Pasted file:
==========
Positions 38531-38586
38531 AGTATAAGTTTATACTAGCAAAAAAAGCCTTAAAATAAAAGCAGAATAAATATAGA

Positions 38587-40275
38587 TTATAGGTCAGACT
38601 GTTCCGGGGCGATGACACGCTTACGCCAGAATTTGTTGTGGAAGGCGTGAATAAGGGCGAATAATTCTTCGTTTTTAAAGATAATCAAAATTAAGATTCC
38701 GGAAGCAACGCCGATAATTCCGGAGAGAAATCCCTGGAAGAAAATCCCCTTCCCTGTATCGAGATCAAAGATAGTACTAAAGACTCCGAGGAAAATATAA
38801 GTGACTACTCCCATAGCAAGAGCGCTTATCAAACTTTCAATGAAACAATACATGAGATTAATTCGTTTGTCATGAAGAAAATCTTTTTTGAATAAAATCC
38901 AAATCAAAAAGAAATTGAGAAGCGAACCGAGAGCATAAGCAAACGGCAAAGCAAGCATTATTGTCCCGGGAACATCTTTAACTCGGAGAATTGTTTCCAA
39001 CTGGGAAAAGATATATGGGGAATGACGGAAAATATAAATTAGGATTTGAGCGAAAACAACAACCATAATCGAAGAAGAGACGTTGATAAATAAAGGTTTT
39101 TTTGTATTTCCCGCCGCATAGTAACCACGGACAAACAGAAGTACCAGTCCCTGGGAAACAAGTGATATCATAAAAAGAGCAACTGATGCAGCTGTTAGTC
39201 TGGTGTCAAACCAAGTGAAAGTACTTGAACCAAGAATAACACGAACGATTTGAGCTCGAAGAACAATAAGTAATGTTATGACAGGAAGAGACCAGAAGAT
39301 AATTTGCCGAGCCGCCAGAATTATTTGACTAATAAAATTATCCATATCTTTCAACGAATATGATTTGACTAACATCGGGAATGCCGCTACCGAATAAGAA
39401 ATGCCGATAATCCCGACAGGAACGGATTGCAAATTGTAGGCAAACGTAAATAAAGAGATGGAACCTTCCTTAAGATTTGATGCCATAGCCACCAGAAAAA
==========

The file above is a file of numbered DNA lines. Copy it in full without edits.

Positions 38531-38586
38531 AGTATAAGTTTATACTAGCAAAAAAAGCCTTAAAATAAAAGCAGAATAAATATAGA

Positions 38587-40275
38587 TTATAGGTCAGACT
38601 GTTCCGGGGCGATGACACGCTTACGCCAGAATTTGTTGTGGAAGGCGTGAATAAGGGCGAATAATTCTTCGTTTTTAAAGATAATCAAAATTAAGATTCC
38701 GGAAGCAACGCCGATAATTCCGGAGAGAAATCCCTGGAAGAAAATCCCCTTCCCTGTATCGAGATCAAAGATAGTACTAAAGACTCCGAGGAAAATATAA
38801 GTGACTACTCCCATAGCAAGAGCGCTTATCAAACTTTCAATGAAACAATACATGAGATTAATTCGTTTGTCATGAAGAAAATCTTTTTTGAATAAAATCC
38901 AAATCAAAAAGAAATTGAGAAGCGAACCGAGAGCATAAGCAAACGGCAAAGCAAGCATTATTGTCCCGGGAACATCTTTAACTCGGAGAATTGTTTCCAA
39001 CTGGGAAAAGATATATGGGGAATGACGGAAAATATAAATTAGGATTTGAGCGAAAACAACAACCATAATCGAAGAAGAGACGTTGATAAATAAAGGTTTT
39101 TTTGTATTTCCCGCCGCATAGTAACCACGGACAAACAGAAGTACCAGTCCCTGGGAAACAAGTGATATCATAAAAAGAGCAACTGATGCAGCTGTTAGTC
39201 TGGTGTCAAACCAAGTGAAAGTACTTGAACCAAGAATAACACGAACGATTTGAGCTCGAAGAACAATAAGTAATGTTATGACAGGAAGAGACCAGAAGAT
39301 AATTTGCCGAGCCGCCAGAATTATTTGACTAATAAAATTATCCATATCTTTCAACGAATATGATTTGACTAACATCGGGAATGCCGCTACCGAATAAGAA
39401 ATGCCGATAATCCCGACAGGAACGGATTGCAAATTGTAGGCAAACGTAAATAAAGAGATGGAACCTTCCTTAAGATTTGATGCCATAGCCACCAGAAAAA